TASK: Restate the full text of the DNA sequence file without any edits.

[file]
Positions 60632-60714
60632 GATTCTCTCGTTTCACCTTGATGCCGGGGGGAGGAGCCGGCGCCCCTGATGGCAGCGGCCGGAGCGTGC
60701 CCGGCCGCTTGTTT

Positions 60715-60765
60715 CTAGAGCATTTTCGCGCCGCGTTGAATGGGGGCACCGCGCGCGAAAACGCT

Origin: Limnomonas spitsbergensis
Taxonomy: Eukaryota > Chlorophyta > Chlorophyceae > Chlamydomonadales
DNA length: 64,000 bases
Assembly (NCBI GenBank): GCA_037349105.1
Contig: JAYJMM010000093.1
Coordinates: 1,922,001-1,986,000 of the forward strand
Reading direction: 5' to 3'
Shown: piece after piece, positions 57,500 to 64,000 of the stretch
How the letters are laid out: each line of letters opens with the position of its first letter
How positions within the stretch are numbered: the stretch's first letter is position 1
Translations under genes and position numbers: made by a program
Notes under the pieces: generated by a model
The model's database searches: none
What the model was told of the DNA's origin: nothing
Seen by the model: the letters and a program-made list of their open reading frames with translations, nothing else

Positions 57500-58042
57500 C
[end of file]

Positions 60632-60714
60632 GATTCTCTCGTTTCACCTTGATGCCGGGGGGAGGAGCCGGCGCCCCTGATGGCAGCGGCCGGAGCGTGC
60701 CCGGCCGCTTGTTT

Positions 60715-60765
60715 CTAGAGCATTTTCGCGCCGCGTTGAATGGGGGCACCGCGCGCGAAAACGCT

Origin: Limnomonas spitsbergensis
Taxonomy: Eukaryota > Chlorophyta > Chlorophyceae > Chlamydomonadales
DNA length: 64,000 bases
Assembly (NCBI GenBank): GCA_037349105.1
Contig: JAYJMM010000093.1
Coordinates: 1,922,001-1,986,000 of the forward strand
Reading direction: 5' to 3'
Shown: piece after piece, positions 57,500 to 64,000 of the stretch
How the letters are laid out: each line of letters opens with the position of its first letter
How positions within the stretch are numbered: the stretch's first letter is position 1
Translations under genes and position numbers: made by a program
Notes under the pieces: generated by a model
The model's database searches: none
What the model was told of the DNA's origin: nothing
Seen by the model: the letters and a program-made list of their open reading frames with translations, nothing else

Positions 57500-58042
57500 C